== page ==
The importance of why in the EMS workplace

Explaining the rationale behind mundane instructions can increase compliance and achieve better relationships with EMS staff

This article originally appeared in the March newsletter of the National EMS Management Association and is republished here with permission. 

By John Chamberlin, NEMSMA

When I reflect on situations with kids to express workplace or leadership issues, I do not intend to insinuate that treating staff members as children is a good concept. However, I do believe that parent leadership experiences can lend themselves well to work or professional leadership scenarios.

That said, when my kids were young, I used to order them to clean up their toys with a “because I said so” kind of attitude. One day, the living room was filled with toys and whatever other hazardous materials, like Lego blogs that are the same color as the carpet, that children generate throughout their waking hours. A neighbor came knocking on the door needing some assistance and I invited them in to talk. I’m fairly certain that I took the first 10 minutes of our conversation profusely apologizing for how messy the house was.

The next day, I sat my kids down and explained to them why we were going to clean up the house and continue to keep the house from being a den of total chaos … because we never wanted to feel that embarrassment again. While the results weren’t perfect, the process of cleaning up after ourselves quickly became a habit.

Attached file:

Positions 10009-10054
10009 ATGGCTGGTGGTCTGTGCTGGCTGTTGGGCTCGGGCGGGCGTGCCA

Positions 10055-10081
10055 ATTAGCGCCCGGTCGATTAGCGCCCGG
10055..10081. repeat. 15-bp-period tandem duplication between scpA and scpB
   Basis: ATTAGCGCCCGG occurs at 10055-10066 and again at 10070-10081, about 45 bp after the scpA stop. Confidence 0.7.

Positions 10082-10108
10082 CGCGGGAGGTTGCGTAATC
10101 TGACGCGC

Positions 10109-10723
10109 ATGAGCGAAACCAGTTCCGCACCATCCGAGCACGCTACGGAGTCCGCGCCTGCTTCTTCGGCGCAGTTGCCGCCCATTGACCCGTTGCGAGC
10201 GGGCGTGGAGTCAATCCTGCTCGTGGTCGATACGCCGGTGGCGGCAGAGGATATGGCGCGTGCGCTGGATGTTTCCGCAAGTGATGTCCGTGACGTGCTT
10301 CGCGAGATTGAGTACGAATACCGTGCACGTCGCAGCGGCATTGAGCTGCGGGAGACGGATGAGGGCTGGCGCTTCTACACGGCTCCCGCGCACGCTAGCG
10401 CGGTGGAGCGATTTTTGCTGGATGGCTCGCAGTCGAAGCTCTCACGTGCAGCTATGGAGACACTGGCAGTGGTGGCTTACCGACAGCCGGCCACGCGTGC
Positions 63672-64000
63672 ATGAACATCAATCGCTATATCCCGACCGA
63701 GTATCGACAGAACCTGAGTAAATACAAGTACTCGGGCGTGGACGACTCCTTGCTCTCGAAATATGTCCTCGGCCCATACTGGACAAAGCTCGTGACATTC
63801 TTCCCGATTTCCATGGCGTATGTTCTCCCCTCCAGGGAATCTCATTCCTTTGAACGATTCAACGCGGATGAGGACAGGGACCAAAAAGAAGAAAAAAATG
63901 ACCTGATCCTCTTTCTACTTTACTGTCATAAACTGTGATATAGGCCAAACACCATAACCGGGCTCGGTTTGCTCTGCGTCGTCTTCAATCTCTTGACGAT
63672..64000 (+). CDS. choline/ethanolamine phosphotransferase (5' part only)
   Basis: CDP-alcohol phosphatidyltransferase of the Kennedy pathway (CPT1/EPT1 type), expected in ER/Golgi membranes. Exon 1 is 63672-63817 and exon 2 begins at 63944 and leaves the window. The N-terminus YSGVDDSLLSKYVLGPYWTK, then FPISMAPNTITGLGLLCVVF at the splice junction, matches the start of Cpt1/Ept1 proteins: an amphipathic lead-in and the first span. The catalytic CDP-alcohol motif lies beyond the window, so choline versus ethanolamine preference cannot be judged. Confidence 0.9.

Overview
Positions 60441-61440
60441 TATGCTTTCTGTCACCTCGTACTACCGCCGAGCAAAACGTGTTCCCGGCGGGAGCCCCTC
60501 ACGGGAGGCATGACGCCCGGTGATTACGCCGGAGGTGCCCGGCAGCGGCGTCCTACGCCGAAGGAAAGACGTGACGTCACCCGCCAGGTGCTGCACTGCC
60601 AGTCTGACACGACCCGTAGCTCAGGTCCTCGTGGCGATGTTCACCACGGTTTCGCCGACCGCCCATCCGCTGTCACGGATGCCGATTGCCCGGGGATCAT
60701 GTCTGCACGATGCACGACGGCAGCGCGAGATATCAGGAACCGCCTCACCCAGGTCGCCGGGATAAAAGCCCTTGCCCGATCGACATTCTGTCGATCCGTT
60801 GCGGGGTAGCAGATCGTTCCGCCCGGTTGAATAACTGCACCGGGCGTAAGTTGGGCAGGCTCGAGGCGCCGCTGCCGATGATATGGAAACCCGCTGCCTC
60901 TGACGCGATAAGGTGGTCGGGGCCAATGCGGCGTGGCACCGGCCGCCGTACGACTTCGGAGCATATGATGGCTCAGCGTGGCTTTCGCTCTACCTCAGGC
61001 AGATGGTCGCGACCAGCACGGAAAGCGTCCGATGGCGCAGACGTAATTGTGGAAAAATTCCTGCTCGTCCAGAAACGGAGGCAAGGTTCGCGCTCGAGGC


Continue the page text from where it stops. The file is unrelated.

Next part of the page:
Once my kids understood why we should keep the house from becoming a total disaster, the better the compliance to the rule was.

EMS leadership approaches

Think of this in the workplace. As a leader, do you use a “because I said so” attitude in your leadership or do you take a few extra minutes to explain why something is going to be done a certain way?

  • “Start filling out this new signature form, or else you’ll get dinged on your evaluation.”
  • “Hard copies of your vehicle checks must be scanned and emailed to the supervisor by 0900 each morning.”

Neither are bad approaches. They are certainly giving clear direction. However, think of the personality types of your EMS staff – you know, the Type As that always wonder “What’s the next big thing that’s going to be handed down from management’s Mount Olympus office?”

Wouldn’t it be better to let them know why?

  • “Compliance with the new signature from has been low. We need to have those forms signed. If they are not signed, the billing office has to ... ”
  • “Hard copies of your vehicle checks must be scanned and emailed to the supervisor by 0900 each morning. That way, in the morning supervisor’s meeting, they can determine if you need any medical or office supplies immediately, they can add your restocking to their rounds that day.”

Keep in mind, I’m not saying that you have to spoon feed employees. They are professionals and should operate as such. I’m not a trophies-for-everyone kind of person. However, a little information about the importance of why can go a long way for leaders, in achieving a better relationship with your staff, a better understanding on their part of the business side of the house and, compliance … which will eventually give you less grief.

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